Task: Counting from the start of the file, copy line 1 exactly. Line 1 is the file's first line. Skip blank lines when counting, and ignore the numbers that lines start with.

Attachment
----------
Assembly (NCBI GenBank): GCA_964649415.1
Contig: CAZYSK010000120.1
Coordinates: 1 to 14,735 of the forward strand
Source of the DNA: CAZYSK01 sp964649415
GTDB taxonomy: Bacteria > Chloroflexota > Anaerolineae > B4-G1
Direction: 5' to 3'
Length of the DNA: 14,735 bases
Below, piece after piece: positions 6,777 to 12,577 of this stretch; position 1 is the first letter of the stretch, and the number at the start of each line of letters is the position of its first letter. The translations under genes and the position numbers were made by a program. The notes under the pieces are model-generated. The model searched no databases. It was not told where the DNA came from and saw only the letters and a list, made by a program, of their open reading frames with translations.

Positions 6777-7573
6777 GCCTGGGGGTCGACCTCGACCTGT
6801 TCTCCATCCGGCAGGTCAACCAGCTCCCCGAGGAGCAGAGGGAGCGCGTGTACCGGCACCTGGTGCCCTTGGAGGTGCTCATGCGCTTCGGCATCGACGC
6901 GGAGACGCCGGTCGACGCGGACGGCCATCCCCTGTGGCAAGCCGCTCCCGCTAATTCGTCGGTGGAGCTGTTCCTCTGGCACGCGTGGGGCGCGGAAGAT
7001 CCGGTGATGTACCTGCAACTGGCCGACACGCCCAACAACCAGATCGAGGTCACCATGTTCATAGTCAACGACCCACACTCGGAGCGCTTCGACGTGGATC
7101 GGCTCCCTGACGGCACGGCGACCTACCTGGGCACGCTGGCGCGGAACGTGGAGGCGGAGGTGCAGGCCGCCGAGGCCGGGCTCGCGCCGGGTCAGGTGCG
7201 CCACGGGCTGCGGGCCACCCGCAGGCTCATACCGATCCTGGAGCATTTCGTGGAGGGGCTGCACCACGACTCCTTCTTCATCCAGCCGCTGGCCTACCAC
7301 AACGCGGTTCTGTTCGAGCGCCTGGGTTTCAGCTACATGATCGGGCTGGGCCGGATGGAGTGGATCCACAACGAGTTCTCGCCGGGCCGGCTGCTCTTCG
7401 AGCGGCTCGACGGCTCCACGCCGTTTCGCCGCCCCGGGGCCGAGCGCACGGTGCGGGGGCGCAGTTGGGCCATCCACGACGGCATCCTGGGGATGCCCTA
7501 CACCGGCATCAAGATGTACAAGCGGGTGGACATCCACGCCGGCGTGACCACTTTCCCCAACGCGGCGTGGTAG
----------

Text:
Assembly (NCBI GenBank): GCA_964649415.1